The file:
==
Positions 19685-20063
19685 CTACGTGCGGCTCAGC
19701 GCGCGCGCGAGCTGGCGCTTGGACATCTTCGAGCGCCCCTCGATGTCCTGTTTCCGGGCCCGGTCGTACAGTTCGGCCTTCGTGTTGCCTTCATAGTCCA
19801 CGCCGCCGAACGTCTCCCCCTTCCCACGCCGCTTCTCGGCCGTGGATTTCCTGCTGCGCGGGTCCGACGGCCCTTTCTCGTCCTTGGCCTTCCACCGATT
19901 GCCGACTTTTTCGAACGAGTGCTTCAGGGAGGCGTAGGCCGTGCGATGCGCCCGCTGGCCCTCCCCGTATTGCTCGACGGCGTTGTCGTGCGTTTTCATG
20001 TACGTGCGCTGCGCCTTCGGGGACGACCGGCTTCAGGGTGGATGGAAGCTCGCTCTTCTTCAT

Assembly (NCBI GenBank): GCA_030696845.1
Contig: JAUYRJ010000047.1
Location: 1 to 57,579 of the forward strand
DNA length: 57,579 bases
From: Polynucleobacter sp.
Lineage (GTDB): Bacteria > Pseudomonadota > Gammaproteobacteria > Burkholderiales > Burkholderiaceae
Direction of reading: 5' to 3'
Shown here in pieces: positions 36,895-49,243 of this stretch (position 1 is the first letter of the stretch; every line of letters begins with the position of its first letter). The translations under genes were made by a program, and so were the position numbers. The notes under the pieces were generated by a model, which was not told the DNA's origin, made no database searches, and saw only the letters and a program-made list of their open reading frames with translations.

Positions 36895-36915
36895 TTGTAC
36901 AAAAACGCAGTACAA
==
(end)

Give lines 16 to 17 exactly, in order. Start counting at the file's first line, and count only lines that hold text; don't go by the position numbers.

36895 TTGTAC
36901 AAAAACGCAGTACAA